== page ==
“What you have just seen is the difference between those who voted on the basis of religion versus those who voted on the basis of science.” Ron Reagan, 2004
It was ten years ago: Presidential election night, 2004. Ron Reagan, the left-leaning son of the former president, was serving as a political commentator for CNN. As the polling booths closed and the nation’s votes were being counted, a major newsflash was developing. It was the story of the “values voters”—the millions of people who said in the exit polls that morality, social standards, and, yes, even religion had been a determining factor in their respective votes. It was a story about “red states” vs. “blue states.” In Ron Reagan’s opinion, it was a story about science vs. religion.
As he looked in the camera on that November night in 2004, Reagan was visibly discouraged. He was honestly chagrined that so many people would permit their personal values and/or their respective religion to actually influence their political opinions and consequent vote. Ron Reagan, in fact, was disgusted. That night, as I sat in my living room watching his commentary, it was apparent that he simply couldn’t believe that in the modern era, our cultural direction could be swayed by a bunch of uneducated, red-state buffoons who actually think religion has a place in the public square.
Ron Reagan’s key premise was this: Religion is a private matter. Believe what you want but don’t confuse your personal faith with scientific facts. The head and the heart must be kept in separate spheres— segregated, if you will— so that we never use religion to inform our science, or science to inform our religion. Do your church thing on Sunday but don’t bring it to work on Monday, and, by all means, don’t ever let your faith and any corresponding personal values influence anything you do in the voting booth, in the workplace, or in the classroom.
Question: Do you believe this model of separating the head from the heart, fact from faith, science from religion is the best route to becoming a truly educated person? Or does your instinct tell you that we somehow lose the benefits of synergy and the magic of unity when we protect one set of ideas from another and, thereby, contrive the conversation to fit our own preconceived notions of what is right or wrong, true or false? Do you believe that we are standing alone as islands unto ourselves, or does your personal experience tell you something different: That nature, humanity, society, culture, and the world-at-large are somehow tied together by a common thread of certain unalienable rights and God-given responsibilities and endowments—what C.S. Lewis called the Tao? Do you believe in the segregation or integration of ideas?
I often think of this question and the corresponding story of Ron Reagan when I am asked to explain why I am so passionate about Oklahoma Wesleyan University vs. Michigan State University , one of my alma maters. You see, I believe you can get good education at Michigan State (I know—I am a Spartan) but I don’t believe my MSU diploma is great. There is a huge difference between MSU and OKWU and OKWU and almost all other colleges. When you boil it all down, it is the difference between segregation vs. integration. The difference is that we at Oklahoma Wesleyan seek to teach our students to think about biology, psychology, math, and business from the context of a comprehensive and unified “Truth.” We believe education is never complete if it ignores the verity that all truth is an integrated whole. Education that separates fact from faith, head from heart, and science from religion ultimately falls short. The best education teaches us to confront the false dichotomies of our day. Good education becomes great when it emboldens us as a community of learners to demand that our faith informs our facts and our facts inform our faith as we enter into the town square so confident in our beliefs that our behavior follows accordingly.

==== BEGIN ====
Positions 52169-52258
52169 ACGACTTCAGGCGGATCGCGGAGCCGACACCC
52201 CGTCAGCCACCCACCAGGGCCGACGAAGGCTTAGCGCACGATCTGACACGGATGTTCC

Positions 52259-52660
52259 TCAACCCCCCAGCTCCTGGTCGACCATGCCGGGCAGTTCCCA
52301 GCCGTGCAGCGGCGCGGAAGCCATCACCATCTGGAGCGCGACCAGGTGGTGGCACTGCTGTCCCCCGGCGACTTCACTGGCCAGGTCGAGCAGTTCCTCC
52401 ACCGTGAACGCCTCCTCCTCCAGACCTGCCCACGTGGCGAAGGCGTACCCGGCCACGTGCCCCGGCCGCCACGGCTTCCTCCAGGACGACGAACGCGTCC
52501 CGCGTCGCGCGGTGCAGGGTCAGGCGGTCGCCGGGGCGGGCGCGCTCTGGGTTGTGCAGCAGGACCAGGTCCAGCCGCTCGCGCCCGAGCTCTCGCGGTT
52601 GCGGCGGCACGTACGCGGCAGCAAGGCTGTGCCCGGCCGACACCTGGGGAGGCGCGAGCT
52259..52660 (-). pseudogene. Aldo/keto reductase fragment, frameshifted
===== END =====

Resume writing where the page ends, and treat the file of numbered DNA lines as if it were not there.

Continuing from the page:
So, I have to admit, yes, I am one of those red-state folks who believes that my religion should influence my daily life and that my faith should permeate and guide everything I think, say and do.
Yes, I am “ignorant” enough to believe that science and religion both lead to the same end.
And finally, yes indeed, I am one of those “uneducated buffoons” who believes that the best education is one that instinctively eschews segregation of all kinds and, conversely, embraces the integration and application of all ideas into a meaningful and consistent worldview, (i.e. a life of integrity,) as nothing about which to be discouraged or angry.
As you read through this issue of the OKWU Tower, consider this: Segregation of any kind, whether it be racial, moral, political, theological or ideological is, in reality, an attempt to separate public life from private life. It is the opposite of integrity. It is hypocrisy. Integration, on the other hand, demands that we practice what we preach and that we “be” (notice the active verb here) the “salt and light “Jesus describes in Scripture.
Don’t forget that the fourth pillar of the Oklahoma Wesleyan mission statement is the “practice of Wisdom.” Don’t forget that God makes it clear that an active, obedient and integrated life is not optional, but to the contrary, a demand for those who claim to be believers in Christ. Don’t forget that impacting culture with the Lordship of Jesus Christ is not optional, but to the contrary, a demand of God.
Note to reader: This is an edited version of a chapter out of Dr. Piper’s book “Why I am a ‘Liberal’ and Other Conservative Ideas.” For further reading, visit here.